We believe that the repository we made available is an excellent resource for the research community, especially for those working on software methods for motion quality assessment. In particular, the machine learning community will directly benefit from it as a platform for developing, improving and applying methods not only for gesture classification but also for gesture quality assessment (in terms of correctness) [8,9,10].

2. Related Work

There have been few initiatives about how to approach the problem of automatically assessing the level of correctness of a movement. Some of the ideas rely on using sensors attached to the body. In [11], the authors gathered a dataset using five sensor devices attached to the ankles, wrists and chest in order to record six exercises performed by 27 athletes and to label the data with a qualitative rating from one to five.
The Toronto Rehab Stroke Pose (TRSP) dataset [12] consists of 3D human pose estimates of stroke patients and healthy subjects who performed a set of movements using a stroke rehabilitation robot. The data recorded were annotated with four labels on a per frame basis: no compensation, lean-forward, shoulder elevation and trunk rotation. The stroke survivor patients performed two types of exercises, which were recorded with both the left and right hands: Reach-Forward-Backward and Reach-Side-to-Side. Healthy subjects completed the same scripted motions, but in addition, they simulated common compensatory movements performed by stroke survivor patients. The disadvantage of this dataset is the limited number of movements that can be performed using the rehabilitation robot.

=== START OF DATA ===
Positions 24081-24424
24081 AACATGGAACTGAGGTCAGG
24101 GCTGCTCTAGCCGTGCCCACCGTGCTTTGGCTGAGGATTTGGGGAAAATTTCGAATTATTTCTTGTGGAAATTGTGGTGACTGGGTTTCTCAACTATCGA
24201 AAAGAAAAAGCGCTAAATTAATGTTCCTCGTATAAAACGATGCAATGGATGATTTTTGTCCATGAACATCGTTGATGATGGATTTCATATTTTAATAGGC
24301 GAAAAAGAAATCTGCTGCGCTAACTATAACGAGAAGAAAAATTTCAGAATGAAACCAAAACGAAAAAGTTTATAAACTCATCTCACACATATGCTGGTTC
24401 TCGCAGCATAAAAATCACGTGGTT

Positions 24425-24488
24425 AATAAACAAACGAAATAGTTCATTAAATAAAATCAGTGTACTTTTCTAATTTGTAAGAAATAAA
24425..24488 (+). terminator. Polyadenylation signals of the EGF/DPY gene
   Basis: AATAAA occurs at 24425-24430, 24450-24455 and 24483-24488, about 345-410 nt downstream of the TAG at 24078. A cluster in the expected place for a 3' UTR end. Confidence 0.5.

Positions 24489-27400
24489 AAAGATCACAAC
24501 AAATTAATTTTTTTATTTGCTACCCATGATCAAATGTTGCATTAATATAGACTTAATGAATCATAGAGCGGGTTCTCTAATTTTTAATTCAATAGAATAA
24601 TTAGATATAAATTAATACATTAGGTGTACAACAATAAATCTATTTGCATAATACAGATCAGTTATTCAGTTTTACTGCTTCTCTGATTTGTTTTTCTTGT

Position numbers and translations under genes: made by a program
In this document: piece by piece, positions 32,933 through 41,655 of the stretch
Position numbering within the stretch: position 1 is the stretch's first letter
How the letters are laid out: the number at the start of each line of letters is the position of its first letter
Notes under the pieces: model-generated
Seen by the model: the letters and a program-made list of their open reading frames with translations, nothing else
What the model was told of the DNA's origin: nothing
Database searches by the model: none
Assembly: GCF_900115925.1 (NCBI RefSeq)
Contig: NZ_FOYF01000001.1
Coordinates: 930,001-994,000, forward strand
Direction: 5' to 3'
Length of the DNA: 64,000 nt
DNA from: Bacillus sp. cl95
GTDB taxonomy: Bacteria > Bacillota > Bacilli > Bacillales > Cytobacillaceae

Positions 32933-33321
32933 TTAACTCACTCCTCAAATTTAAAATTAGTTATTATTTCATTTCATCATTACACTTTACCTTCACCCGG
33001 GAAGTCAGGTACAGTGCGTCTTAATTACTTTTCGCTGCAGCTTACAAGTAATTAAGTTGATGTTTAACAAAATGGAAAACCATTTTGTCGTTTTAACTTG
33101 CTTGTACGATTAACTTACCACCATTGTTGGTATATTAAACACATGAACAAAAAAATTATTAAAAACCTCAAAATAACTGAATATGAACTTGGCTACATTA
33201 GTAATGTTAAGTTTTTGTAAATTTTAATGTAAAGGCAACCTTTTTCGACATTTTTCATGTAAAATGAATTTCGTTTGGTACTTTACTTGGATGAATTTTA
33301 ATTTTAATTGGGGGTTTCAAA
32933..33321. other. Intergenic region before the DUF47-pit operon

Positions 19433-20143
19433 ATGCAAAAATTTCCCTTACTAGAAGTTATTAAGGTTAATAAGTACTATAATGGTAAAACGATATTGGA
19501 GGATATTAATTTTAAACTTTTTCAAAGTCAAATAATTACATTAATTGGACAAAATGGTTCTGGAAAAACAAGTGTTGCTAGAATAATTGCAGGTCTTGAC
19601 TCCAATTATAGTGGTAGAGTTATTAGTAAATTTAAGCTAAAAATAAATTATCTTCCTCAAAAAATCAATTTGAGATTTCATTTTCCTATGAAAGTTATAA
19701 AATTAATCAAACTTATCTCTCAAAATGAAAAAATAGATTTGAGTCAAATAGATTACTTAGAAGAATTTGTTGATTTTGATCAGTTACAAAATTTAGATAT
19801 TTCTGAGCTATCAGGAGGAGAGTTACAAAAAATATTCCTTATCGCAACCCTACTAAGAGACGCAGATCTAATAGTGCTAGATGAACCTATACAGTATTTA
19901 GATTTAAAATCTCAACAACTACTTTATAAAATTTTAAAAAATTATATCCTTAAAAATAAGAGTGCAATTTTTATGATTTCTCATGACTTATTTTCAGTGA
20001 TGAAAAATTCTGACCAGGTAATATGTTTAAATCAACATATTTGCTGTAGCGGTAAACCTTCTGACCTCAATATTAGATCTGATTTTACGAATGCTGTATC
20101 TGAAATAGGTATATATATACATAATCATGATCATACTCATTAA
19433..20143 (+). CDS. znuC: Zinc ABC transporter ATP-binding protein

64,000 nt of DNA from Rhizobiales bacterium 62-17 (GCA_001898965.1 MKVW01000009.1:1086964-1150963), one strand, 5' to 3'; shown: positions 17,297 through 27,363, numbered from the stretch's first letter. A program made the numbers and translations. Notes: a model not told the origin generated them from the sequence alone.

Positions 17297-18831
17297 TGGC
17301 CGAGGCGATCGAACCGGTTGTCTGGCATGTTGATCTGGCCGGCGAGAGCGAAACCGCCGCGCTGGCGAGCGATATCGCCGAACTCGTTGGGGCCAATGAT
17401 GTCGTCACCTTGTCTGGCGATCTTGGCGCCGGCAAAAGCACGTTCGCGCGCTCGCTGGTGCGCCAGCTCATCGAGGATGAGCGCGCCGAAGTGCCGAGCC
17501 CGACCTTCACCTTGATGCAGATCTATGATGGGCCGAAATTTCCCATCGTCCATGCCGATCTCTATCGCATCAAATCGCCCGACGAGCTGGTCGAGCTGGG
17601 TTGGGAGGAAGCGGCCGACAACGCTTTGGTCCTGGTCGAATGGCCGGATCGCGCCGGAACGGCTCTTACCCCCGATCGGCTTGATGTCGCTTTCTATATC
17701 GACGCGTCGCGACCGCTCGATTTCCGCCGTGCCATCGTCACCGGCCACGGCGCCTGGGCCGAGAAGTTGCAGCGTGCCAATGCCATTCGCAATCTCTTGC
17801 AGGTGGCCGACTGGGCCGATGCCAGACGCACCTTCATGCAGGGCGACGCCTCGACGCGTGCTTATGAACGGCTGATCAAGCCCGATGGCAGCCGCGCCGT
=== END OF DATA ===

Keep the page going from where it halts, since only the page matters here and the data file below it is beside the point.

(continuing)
The disadvantages of these non-image-based sensors are that they can be cumbersome for patients to wear or they require extensive resources and dedicated spaces to perform the motions. Some approaches rely on image-based sensors in order to track human motion, such as colour or depth cameras. Most of the available image-based datasets rely on a depth camera, in particular the Kinect sensor [13].
The work in [6] proposes a framework to evaluate the quality of movement recorded using a Kinect sensor. In this study, the gait of 12 healthy subjects climbing stairs was recorded along with the gait of a qualified physiotherapist simulating three scenarios of knee injury.
The dataset proposed by [7] was recorded at the Kinesiology Institute of the University of Hamburg using again a Kinect sensor. The dataset consists of 17 athletes performing three power-lifting exercises. For each routine, the athletes executed the motions both correctly and with a few typical mistakes.
The University of Idaho-Physical Rehabilitation Movement Data (UI-PRMD) dataset [5] consists of ten common physical rehabilitation exercises performed by ten healthy individuals. Each person performed ten correct and ten incorrect (nonoptimal) repetitions of the exercises. The movements were recorded using two types of sensors: a Vicon optical tracker and a Kinect sensor.
A recent collection is the KIMORE dataset reported in [14]. This dataset contains recordings of 78 subjects (44 controls and 34 patients) performing rehabilitation exercises. The collected data includes joint positions as well as RGB and depth videos. Although the dataset is a good addition to freely available resources and the authors reported how a score can be computed from the data to reflect the performance of subjects (i.e., the level of gesture correctness), the number of gestures is small and it is limited to low back pain physical exercises (the number of reported gestures is five).